The controversial Red Flags Rule that resulted in many medical organizations launching a lawsuit against the Federal Trade Commission will see a new adversary join the fight.
The Council of Medical Specialty Societies has announced that it will partner up with the American Medical Association among others in their lawsuit against the FTC, in hopes of being exempt from the ruling set to go into effect on December 31, 2010, according to HealthLeaders Media. The Red Flags Rule will require institutions - including banks, credit card issuers and car dealerships - that process certain financial transactions to establish industry-specific rules for detecting and resolving cases of identity theft.
Many medical groups have joined together to battle the FTC's decision to include hospitals and clinics in the ruling, saying that their services do not conform to that of banks and other financial institutions, and therefore should not include them in the definition of "creditor." However, the FTC notes that compliance extends to organizations that provide up-front services, allowing customers to make installment payments later.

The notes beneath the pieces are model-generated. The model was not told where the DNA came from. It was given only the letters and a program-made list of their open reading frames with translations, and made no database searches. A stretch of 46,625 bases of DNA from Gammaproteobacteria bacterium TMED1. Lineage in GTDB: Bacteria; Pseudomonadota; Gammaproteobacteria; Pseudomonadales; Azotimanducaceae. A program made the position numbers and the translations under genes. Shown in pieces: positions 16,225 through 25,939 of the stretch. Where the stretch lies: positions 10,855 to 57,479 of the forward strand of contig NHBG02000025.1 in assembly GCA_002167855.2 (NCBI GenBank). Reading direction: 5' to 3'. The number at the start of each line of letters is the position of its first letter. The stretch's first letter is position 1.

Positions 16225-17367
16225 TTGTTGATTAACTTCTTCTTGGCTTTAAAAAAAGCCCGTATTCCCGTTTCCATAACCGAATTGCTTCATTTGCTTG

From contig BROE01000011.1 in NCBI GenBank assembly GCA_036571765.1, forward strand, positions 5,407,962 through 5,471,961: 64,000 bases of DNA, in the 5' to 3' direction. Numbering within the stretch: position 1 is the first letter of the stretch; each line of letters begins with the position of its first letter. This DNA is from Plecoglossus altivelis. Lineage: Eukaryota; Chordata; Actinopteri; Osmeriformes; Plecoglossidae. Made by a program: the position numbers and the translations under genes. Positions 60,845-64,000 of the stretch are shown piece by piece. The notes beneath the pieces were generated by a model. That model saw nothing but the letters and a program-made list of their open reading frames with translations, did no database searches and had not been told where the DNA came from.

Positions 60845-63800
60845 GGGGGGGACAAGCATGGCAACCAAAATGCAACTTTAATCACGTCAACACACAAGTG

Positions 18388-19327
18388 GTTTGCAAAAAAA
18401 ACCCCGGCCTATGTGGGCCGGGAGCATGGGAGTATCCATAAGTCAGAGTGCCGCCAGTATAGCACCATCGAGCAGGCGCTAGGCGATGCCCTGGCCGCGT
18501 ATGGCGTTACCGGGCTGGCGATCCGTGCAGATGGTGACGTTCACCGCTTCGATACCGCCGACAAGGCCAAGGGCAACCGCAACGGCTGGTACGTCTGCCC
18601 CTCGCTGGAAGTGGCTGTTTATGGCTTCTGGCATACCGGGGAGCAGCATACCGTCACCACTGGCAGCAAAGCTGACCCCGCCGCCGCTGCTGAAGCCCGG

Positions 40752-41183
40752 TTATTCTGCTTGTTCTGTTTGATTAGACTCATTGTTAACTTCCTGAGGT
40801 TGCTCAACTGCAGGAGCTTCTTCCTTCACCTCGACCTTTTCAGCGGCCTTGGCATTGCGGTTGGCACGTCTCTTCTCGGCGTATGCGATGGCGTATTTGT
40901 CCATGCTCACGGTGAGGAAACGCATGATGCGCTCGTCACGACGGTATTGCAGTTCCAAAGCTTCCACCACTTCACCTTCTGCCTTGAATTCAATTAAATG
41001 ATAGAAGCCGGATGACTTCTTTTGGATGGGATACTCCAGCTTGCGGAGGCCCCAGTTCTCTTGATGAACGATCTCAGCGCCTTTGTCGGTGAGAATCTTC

The CMSS represents 650,000 physician specialists, according to the website. The group told the website that if they are forced to comply with the FTC's rules, it will "impose significant burdens particularly [on] solo practitioners and those practicing in small groups."
Although hospitals and medical clinics are fighting for exemption from the Red Flag Rules, medical identity theft is becoming more prevalent across the U.S. Many technology analysts and consumer advocates expect this trend to increase as hospitals make the transition from paper medical records to an electronic database system, which will store the files of all U.S. patients online. Although the system is expected to provide more efficiency in the medical field, insufficient protections may also lead to more data breaches.
Additionally, there is a growing concern over the high incidence of medical identity theft because it represents a unique, and perhaps more dangerous type of crime. When a criminal gains access to a consumer's medical files, they may obtain not only financial information from their records, but also health data. This information may be used by a criminal to obtain services and prescriptions under their victim's name. If the thief does receive services, any changes to the legitimate victim's medical file could result in harm or death if they are given treatment in an emergency situation that may interfere with certain health conditions.